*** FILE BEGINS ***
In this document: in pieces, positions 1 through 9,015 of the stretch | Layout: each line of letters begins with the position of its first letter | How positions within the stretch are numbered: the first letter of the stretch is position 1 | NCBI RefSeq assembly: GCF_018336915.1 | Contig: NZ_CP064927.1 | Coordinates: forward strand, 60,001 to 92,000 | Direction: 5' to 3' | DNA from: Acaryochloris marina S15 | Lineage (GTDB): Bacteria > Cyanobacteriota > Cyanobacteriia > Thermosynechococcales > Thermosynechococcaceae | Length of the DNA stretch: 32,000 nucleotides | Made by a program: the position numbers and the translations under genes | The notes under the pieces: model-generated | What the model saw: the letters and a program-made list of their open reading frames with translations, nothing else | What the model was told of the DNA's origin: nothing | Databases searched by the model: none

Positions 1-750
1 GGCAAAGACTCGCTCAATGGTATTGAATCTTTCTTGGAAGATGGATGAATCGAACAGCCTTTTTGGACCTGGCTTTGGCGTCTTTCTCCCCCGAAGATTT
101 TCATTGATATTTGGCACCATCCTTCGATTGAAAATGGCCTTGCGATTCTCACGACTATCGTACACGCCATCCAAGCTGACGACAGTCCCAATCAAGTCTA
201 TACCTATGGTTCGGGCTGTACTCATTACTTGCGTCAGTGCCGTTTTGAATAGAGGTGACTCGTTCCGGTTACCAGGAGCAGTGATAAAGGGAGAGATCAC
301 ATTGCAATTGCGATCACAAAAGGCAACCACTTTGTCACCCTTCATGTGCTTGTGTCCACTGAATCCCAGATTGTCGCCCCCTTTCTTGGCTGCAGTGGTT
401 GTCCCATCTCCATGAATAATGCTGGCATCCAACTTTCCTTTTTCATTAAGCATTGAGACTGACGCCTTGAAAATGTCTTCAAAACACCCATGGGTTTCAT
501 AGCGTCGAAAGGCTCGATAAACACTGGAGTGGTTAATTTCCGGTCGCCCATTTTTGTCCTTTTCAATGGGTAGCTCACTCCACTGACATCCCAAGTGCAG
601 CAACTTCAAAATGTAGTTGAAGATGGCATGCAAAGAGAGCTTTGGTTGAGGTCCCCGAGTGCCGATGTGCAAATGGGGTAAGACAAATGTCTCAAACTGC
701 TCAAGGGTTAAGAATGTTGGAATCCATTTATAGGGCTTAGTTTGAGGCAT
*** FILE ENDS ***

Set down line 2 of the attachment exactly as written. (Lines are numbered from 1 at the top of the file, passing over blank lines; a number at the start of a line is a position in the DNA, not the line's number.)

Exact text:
Positions 1-750